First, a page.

Presenter: Omar Tahtamooni
Paper: All-cause mortality risk associated with long-term exposure to ambient PM2.5 in China: a cohort study
Authors: Tiantian Li, Yi Zhang, Jiaonan Wang, Dandan Xu, Zhaoxue Yin, Huashuai Chen, Yuebin Lv, Jiesi Luo, Yi Zeng, Yang Liu, Patrick L Kinney, Xiaoming S
Background Evidence from cohort studies in North America and Europe indicates that long-term exposure to fine particulate matter (PM₂·₅) is associated with an increased mortality risk. However, this association has rarely been quantified at higher ambient concentrations. We estimated the hazard ratio (HR) for all-cause mortality from longterm exposure to PM₂·₅ in a well established Chinese cohort of older adults.
Methods The Chinese Longitudinal Healthy Longevity Survey (CLHLS) is a prospective cohort study of men and women aged 65 years and older enrolled in 2008 and followed up through 2014 for mortality events. We studied individuals for whom residential locations were available in 2008 for linkage to 1 km grids of PM₂·₅ concentrations, derived from satellite remote sensing. Cox proportional hazards models were used to estimate the effect of long-term exposure to PM₂·₅ on all-cause mortality, controlling for age, sex, smoking status, drinking status, physical activity, body-mass index, household income, marital status, and education. We then used our results to estimate premature mortality related to PM₂·₅ exposure in the population aged 65 years and older in China in 2010.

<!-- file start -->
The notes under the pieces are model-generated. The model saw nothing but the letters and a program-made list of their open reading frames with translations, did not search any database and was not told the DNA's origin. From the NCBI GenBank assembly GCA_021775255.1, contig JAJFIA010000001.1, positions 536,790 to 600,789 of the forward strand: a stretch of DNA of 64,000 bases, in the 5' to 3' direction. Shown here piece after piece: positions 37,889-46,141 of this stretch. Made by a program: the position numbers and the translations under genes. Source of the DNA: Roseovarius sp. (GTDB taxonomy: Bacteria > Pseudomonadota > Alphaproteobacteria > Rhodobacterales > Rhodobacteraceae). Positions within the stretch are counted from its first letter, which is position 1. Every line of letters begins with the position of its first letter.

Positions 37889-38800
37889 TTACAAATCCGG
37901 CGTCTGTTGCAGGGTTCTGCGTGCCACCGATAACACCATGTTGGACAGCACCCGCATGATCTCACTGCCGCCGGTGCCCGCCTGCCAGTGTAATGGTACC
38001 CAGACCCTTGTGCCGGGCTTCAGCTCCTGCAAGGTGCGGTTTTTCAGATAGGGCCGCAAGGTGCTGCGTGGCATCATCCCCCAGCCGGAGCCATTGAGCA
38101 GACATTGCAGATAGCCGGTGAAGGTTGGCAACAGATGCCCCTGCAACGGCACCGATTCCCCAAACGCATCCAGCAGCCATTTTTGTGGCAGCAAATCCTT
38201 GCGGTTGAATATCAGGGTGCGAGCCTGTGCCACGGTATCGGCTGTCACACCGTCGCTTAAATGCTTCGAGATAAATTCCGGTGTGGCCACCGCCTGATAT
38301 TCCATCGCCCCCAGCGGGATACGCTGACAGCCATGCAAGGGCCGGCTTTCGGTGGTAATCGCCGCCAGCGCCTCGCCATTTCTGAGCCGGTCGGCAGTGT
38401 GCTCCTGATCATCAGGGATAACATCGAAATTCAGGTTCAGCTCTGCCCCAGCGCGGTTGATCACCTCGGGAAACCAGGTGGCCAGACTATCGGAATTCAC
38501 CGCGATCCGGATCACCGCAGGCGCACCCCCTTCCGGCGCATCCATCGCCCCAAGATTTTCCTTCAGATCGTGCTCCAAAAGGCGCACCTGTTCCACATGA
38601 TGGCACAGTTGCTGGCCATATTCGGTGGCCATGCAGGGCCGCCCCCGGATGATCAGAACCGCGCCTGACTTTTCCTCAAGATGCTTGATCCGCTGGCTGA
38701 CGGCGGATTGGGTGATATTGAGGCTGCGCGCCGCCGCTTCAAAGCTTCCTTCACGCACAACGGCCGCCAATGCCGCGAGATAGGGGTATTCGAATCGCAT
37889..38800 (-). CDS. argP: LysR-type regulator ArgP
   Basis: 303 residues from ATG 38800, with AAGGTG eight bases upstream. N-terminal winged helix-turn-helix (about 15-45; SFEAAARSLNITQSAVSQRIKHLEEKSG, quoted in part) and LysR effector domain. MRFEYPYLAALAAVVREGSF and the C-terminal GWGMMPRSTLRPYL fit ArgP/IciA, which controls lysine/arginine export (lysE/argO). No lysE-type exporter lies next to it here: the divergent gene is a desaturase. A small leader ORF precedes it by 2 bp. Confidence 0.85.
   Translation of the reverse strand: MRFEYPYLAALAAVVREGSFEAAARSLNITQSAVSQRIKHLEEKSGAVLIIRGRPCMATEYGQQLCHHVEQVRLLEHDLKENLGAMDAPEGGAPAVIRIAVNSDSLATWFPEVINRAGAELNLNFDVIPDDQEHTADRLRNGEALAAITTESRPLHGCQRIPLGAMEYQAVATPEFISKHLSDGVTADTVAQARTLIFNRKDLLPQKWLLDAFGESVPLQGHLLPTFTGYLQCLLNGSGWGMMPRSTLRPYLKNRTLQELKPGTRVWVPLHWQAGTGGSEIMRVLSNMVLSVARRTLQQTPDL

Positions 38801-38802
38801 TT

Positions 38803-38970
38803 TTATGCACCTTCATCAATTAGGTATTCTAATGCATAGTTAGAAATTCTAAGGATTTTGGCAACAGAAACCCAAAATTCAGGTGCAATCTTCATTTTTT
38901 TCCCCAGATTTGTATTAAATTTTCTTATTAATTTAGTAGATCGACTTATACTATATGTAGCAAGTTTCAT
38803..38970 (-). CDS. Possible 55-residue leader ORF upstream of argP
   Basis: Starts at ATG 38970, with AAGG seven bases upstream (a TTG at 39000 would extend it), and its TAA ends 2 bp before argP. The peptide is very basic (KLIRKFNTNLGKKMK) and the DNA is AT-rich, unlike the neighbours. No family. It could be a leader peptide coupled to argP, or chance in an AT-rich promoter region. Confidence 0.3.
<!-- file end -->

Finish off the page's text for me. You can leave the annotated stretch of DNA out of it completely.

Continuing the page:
Findings 13 344 individuals in the CLHLS cohort had data for all timepoints, yielding follow-up data for 49 440 person-years. In a 3-year window, these individuals were exposed to a median PM₂·₅ concentration of 50∙7 μg/m³ (range 6∙7–113∙3). The overall HR for a 10 μg/m³ increase in this value was 1∙08 (95% CI 1∙06–1∙09). In stratified analyses, HRs were higher in rural than in urban locations, in southern versus northern regions, and with exposure to lower versus higher PM₂·₅ concentrations. Based on the overall HR, we estimated that 1 765 820 people aged 65 years and older in China in 2010 had premature mortality related to PM₂·₅ exposure.
Interpretation Long-term exposure to PM₂·₅ is associated with an increased risk of all-cause mortality among adults aged 65 years and older in China, but the magnitude of the risk declines as the concentration of PM₂·₅ increases
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